“Make a difference in people’s lives”: Interview with European Investment Bank

The European Investment Bank (EIB) is owned directly by the 28 EU member states and the worlds largest international public bank. The EIB supports sound and sustainable infrastructure and private sector investment projects across Europe and around the world. We interviewed them to find out more about how they can support international activities of Europes small businesses.

Interview with EIB Vice President Pim van Ballekom

Could you please explain the role of the European Investment Bank and its activities? Is lending the only activity of the EIB?

The European Investment Bank has a unique engagement, supporting crucial investment both across Europe, but also in more than 160 countries around the world. The EIB is not only one of the world’s largest public banks, last year lending more than EUR 77 billion for over 500 projects, but equally importantly can share technical experience from similar schemes elsewhere that helps strengthen infrastructure projects being developed for the first time.  Supporting the replacement of hundred year old hospitals, supporting the world’s largest wind farms, improving education for thousands of children and students, backing development of clean car engines and encouraging sustainable transport make a real difference to the lives of millions of people.

The EIB is self-financing and raises money on global capital markets to invest in projects alongside other sources of finance, from other banks, a company’s own resources or public resources. The long-term nature of EIB loans, cheaper costs and considerable experience from more than 400 technical staff all help make the EIB a truly unique bank.

How are you supporting the EUs economic recovery?

The EIB was asked to respond to the crisis and significantly increase lending in the weeks immediately after the 2008 Lehman crisis. We have supported investment in skills, services and crucial infrastructure at a time of reduced public spending and increased challenges for many commercial banks. Part of this response has included development of new financial products, alongside a continued commitment to core priorities: innovation and skills, smaller enterprises, strategic infrastructure and climate action.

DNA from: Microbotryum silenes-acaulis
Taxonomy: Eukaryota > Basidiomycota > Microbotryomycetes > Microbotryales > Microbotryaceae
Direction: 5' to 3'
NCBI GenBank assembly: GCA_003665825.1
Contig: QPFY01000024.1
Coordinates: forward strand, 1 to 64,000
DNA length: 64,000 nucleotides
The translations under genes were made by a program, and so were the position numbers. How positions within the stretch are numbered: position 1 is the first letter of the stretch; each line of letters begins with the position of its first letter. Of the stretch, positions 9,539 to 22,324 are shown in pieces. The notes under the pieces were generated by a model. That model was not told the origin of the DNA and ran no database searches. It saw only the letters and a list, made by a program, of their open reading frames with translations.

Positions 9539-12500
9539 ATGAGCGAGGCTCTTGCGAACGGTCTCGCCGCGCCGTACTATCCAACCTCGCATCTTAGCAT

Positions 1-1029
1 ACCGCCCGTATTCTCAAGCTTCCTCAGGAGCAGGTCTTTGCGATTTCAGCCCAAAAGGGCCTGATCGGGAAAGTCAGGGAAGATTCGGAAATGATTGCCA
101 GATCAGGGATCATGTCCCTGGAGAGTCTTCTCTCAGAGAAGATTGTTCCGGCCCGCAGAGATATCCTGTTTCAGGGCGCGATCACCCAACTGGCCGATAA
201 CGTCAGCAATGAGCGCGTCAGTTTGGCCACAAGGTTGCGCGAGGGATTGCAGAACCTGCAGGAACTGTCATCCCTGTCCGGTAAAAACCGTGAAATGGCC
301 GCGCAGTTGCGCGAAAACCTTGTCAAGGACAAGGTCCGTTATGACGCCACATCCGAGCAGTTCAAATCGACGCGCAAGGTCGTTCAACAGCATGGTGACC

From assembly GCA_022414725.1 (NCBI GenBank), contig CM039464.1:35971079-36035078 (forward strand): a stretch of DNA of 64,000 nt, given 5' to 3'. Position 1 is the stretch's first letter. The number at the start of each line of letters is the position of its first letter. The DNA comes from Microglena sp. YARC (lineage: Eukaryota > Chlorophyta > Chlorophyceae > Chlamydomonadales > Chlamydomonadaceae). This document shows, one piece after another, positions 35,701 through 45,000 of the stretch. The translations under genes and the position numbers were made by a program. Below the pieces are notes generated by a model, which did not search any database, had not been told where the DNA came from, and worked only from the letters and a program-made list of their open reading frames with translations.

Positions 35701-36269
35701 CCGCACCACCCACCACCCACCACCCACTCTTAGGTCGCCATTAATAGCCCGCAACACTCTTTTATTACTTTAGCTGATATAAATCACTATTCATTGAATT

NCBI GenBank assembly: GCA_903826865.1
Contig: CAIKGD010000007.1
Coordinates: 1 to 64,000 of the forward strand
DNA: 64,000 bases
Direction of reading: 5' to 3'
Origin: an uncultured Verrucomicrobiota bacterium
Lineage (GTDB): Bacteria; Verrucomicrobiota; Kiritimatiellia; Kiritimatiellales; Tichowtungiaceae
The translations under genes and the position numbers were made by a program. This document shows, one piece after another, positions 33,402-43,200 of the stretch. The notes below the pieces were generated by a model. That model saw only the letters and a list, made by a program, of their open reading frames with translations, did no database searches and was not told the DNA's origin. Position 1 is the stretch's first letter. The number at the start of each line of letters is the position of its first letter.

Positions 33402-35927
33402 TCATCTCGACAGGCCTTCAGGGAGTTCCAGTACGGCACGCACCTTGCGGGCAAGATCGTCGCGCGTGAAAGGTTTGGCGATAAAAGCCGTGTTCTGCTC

The Bank has strengthened support for investment to improve transport links across Europe, enabled Europe to increase renewable energy generation even during the crisis, helped small businesses expand and enabled firms to create jobs for young people.

A year ago the EIB launched a new initiative to strengthen lending for innovation and research. InnovFin follows from the earlier RSFF initiative and provides both dedicated financing tools and specialist advisory services offered by the EIB Group. InnovFin is unique in that it opens up finance on acceptable terms for innovative businesses, from the small to the very large, and also to midcaps (businesses of 250-3,000 people) looking for either direct or indirect financing.

The European Fund for Strategic Investments (EFSI) is being supported by the EIB and European Commission, and is expected to support significant new investment as part of the wider Investment Plan for Europe. New lending guaranteed by EFSI will be managed by the EIB and is expected to mobilise more than EUR 315bn of additional investment across the EU over the coming three years. Although it has yet to be ratified, we remain hopeful that EFSI will allow the EIB to do what it does best and more: to further increase support for economic growth and jobs through unlocking new investment in vital infrastructure projects, support digital networks, boost investment in education, R&D, health and resource efficient energy as well as further back Europe’s many small businesses.

What sort of support can you provide to EU SMEs?

Support for SME investment represents around a quarter of all EIB Group activity. Smaller companies are the principle driver of growth and employment in Europe yet in some sectors and regions they can face difficulty in accessing funding. We offer a large range of products for SMEs, from loans, through to guarantees, equity and mezzanine finance, as well as technical assistance. And all of this across a wider range of sectors and markets. We do it through a large network of financial intermediaries, such as commercial banks, public and cooperative banks, venture capital funds, guarantee institutions.

Our main aim in all of this is to provide the right financing for all stages of company development, whether this is funding Intellectual Property (IP), start-up and early-stage risk finance, microfinance, loans for development in tangible and intangible assets, or even working capital. We are also constantly developing tailored products for innovative companies, SMEs that recruit or train young people, SMEs wanting to internationalise, impact investments or sector-specific loans.